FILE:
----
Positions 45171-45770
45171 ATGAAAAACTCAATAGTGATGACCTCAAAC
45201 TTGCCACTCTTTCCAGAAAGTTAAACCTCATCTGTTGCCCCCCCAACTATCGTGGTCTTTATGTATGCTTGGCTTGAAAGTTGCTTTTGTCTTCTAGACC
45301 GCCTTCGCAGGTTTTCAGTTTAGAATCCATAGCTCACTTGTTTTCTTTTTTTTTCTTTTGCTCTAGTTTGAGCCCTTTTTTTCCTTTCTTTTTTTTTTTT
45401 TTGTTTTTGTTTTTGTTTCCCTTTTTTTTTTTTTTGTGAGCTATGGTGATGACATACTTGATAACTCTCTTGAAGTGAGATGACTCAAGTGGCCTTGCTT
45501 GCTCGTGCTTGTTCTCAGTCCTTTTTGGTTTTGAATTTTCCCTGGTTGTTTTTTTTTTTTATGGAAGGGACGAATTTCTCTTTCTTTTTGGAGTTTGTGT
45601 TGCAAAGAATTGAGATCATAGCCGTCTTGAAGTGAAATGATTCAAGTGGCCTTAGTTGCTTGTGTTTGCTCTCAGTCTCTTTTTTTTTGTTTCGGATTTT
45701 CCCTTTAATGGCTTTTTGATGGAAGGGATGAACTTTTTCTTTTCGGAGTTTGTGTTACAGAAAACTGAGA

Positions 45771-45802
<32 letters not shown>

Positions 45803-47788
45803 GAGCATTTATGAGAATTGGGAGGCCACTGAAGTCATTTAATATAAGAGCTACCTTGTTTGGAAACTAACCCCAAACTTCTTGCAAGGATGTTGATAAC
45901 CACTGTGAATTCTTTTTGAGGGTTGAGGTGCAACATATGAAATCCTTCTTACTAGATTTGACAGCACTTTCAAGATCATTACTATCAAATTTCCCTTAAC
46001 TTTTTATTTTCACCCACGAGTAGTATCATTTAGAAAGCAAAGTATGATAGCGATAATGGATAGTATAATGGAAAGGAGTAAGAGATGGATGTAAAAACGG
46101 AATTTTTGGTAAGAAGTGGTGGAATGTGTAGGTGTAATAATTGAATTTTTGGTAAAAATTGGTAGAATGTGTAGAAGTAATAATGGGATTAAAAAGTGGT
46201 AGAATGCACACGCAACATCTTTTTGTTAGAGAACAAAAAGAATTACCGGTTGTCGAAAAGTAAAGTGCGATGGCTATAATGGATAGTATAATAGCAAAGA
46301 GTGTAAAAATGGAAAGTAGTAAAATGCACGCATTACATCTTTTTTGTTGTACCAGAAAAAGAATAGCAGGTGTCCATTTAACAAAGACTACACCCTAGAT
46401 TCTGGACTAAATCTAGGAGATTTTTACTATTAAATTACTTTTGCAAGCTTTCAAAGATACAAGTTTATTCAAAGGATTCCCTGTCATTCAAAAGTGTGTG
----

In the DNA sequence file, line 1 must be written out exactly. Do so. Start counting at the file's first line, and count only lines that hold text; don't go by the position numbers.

Positions 45171-45770